After Falling Eight Stories, Ocho Lands A New Home
Months before they adopted their first cat, Karen L. and her husband, Patrick, were brainstorming cat names.
“Our pandemic exercise was, ‘What would we name a cat?’” says Karen.
The pandemic proved to be an opportune time to adopt. Karen, a librarian, has been working remotely from the couple’s Astoria home, and Patrick, a barber, was briefly unemployed. They applied online for a cat from the ASPCA.
On the same day Karen received her first COVID-19 vaccine, February 28, she received a call from Ammie Levi, an ASPCA Matchmaker who told her about Abe, a three-year-old black cat. Ammie sent them a photo and the couple visited the ASPCA Adoption Center a few days later to meet Abe in person.
“I loved that he was super social,” says Karen. “Abe jumped out of his cage and approached us both. He rolled around and met us at eye level. We connected quickly. He put on quite a show to get adopted and did a very good job.”
Abe was brought to the ASPCA by the NYPD on February 16 after reportedly falling from an eighth-floor apartment window in Manhattan.
Intake X-rays revealed a mild pneumothorax—an abnormal existence of air in Abe’s chest cavity outside his lungs—as well as bruises on his lungs.
“Abe had signs of what is called high rise syndrome—an array of injuries common in cats who fall from multi-story heights,” says Dr. Aubrey Crowley, Medical Supervisor of the ASPCA Animal Recovery Center (ARC).
“Lucky for Abe, he did not have any broken bones or any head injuries—both common findings in cats that fall from heights.
“Part of why Abe got lucky is that he fell from a higher floor,” adds Dr. Crowley. “Cats falling from about five stories tend to be able to right themselves, flex their legs, and brace for impact, reducing the amount of traumatic injury they endure. Cats who fall from lower heights often fall with their legs extended, leaving them more prone to fractures and facial trauma/injuries.”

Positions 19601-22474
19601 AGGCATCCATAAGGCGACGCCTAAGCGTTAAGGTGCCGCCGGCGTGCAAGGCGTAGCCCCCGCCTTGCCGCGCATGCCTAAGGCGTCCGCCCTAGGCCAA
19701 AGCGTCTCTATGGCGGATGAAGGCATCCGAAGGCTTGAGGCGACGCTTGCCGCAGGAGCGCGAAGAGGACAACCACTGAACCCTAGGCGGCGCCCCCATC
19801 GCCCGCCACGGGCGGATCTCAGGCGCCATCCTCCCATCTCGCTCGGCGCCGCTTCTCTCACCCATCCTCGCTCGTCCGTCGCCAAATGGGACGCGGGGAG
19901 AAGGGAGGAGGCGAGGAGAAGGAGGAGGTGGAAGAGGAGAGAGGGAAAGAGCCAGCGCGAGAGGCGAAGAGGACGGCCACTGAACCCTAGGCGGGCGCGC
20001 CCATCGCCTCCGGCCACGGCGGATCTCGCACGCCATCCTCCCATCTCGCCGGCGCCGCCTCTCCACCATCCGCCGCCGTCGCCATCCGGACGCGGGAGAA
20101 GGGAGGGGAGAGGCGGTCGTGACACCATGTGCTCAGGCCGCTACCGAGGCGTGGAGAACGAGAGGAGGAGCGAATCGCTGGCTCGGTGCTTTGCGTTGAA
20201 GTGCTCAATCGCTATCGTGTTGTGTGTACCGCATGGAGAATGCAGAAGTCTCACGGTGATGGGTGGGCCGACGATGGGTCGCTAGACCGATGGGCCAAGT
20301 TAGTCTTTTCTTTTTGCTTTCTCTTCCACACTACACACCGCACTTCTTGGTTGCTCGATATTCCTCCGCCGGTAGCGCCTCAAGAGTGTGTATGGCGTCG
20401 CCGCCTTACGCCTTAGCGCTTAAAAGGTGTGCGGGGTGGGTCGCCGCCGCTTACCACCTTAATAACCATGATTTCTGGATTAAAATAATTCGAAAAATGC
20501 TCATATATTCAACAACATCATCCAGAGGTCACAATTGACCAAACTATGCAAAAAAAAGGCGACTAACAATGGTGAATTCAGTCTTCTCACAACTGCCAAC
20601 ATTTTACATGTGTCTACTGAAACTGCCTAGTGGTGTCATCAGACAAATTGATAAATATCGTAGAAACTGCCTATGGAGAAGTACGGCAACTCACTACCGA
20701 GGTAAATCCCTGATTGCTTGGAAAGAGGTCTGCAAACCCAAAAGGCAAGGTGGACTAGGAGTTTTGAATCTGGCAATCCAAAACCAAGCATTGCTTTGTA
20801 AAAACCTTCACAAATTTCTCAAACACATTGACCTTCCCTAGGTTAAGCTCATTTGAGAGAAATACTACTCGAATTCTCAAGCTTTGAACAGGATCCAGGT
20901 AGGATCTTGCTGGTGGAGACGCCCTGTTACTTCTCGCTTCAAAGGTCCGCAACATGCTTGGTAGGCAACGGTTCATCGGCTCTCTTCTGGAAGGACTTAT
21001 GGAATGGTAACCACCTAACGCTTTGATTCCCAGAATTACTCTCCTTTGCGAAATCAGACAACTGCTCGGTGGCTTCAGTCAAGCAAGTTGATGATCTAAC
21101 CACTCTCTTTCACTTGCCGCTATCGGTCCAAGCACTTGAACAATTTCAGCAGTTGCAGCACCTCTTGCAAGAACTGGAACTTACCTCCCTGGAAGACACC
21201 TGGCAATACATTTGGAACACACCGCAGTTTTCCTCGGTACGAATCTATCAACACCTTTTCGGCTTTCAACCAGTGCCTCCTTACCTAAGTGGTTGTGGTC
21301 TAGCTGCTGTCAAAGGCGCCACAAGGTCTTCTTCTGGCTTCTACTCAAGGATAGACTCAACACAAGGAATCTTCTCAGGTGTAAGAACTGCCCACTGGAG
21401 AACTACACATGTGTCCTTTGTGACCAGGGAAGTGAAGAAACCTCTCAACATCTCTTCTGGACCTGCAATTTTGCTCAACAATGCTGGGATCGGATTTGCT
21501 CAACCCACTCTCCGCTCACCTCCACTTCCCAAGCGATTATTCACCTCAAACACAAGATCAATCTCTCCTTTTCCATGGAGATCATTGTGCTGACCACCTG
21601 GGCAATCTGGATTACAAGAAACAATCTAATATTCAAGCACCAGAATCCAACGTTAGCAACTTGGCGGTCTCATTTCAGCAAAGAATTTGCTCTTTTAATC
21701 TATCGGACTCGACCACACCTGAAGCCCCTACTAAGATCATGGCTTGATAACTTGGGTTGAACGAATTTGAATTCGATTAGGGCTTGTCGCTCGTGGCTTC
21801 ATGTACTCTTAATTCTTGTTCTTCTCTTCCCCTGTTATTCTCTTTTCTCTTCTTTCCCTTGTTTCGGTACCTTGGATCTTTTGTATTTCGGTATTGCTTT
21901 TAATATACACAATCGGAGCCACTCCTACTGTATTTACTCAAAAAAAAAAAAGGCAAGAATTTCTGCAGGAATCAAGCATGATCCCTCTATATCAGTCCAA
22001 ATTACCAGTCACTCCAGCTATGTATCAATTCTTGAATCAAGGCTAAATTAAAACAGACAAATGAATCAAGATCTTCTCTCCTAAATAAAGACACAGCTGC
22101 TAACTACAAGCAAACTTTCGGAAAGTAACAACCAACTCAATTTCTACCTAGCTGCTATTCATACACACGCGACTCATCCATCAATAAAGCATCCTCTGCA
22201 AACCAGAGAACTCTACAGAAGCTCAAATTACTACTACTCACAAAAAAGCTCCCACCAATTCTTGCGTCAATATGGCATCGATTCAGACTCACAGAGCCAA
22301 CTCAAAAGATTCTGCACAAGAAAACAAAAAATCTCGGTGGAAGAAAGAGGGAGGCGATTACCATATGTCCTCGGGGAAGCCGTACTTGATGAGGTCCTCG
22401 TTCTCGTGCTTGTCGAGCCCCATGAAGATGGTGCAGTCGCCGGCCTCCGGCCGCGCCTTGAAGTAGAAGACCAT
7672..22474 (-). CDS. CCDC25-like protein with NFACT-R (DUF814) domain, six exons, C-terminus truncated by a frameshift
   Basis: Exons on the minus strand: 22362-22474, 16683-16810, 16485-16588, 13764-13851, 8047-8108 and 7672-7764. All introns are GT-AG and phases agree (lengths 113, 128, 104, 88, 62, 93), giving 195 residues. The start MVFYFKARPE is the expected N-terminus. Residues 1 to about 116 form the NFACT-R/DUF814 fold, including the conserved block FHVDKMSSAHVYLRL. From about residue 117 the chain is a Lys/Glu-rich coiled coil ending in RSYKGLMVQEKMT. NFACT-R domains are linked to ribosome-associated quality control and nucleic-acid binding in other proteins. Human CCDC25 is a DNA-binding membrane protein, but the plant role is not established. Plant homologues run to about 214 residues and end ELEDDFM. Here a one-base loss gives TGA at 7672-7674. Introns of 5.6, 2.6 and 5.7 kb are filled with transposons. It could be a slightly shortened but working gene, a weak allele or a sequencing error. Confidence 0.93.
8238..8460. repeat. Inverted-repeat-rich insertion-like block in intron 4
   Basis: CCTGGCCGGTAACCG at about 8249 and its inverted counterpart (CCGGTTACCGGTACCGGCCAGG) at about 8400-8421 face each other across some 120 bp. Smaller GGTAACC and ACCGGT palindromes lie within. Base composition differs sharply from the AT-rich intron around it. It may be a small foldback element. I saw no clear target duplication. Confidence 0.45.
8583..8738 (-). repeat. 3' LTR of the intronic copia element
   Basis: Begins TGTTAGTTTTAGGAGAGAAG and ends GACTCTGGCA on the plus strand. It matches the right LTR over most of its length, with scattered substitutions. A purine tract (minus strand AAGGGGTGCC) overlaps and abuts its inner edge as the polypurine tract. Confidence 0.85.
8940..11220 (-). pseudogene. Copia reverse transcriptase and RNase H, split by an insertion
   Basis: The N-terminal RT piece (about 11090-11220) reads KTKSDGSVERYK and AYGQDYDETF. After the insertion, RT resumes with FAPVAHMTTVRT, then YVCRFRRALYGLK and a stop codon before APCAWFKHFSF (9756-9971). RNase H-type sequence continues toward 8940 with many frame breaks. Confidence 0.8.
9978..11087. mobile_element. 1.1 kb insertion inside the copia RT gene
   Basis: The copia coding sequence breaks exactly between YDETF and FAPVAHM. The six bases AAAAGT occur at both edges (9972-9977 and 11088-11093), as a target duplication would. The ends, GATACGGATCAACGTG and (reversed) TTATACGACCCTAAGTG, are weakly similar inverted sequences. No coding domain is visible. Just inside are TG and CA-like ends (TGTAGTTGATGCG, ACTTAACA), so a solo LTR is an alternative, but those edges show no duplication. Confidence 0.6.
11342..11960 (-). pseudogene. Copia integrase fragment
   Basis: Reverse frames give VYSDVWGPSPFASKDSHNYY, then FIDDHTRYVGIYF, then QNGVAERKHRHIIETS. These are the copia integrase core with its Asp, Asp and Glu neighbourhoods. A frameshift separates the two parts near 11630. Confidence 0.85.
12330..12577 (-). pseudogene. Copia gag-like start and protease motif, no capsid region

Ocho’s body was able to reabsorb the amount of free air in his chest cavity (outlined in red) that resulted from his fall.
Abe’s luck continued when veterinarians noted that his body was able to reabsorb the small volume of free air in his chest cavity. He did not have trouble breathing—a common symptom seen with pneumothorax—so he did not have to undergo a thoracocentesis, or a chest tap, where veterinarians would have used a sterile needle and syringe to pull excess air from his chest cavity.
Dr. Crowley named Abe after President Lincoln since he arrived at the ASPCA the day after President’s Day.
“Within a couple of days, he was also nicknamed the ‘house panther’ of ARC, because he was such a beautiful and large black cat,” she says.
“Abe is just my type—a big, beautiful black cat,” says Samantha Nigbur-Mays, ASPCA Animal Behavior Counselor. “He was very sweet and talkative and wanted to socialize with anyone and everyone who showed him attention—even the grumpy cats. Despite his injuries, he had no behavior concerns.”
Dr. Crowley says that Abe’s not being neutered might have played a role in his fall.
“Intact cats are more likely to roam to look for potential mates,” she says. “That unfortunately can lead them to jump or fall from a window. That’s why secure window screens are so important for all cats to prevent falls like Abe’s.”
On February 24, Abe was neutered and microchipped. A few days later he was ready for adoption.
Opting for “Ocho”
As Karen and Patrick completed their adoption process, they finally settled on a name: Ocho.
“We picked Ocho because he fell from eight floors and now has eight lives left,” Karen jokes. Patrick also wanted to name him after Chad Ochocinco, a former American football player.
Once home, Ocho settled in “shockingly fast,” Karen says. “We bought a new chair with an ottoman—and the ottoman is his. We consider him an indispensable and vital member of our family.”
Eventually the couple would like to adopt another cat to be Ocho’s companion. Until then, Ocho is enjoying all the attention and demonstrates absolutely no fear of heights.
“He’s curious and brave,” Karen says, “And still not afraid of jumping.”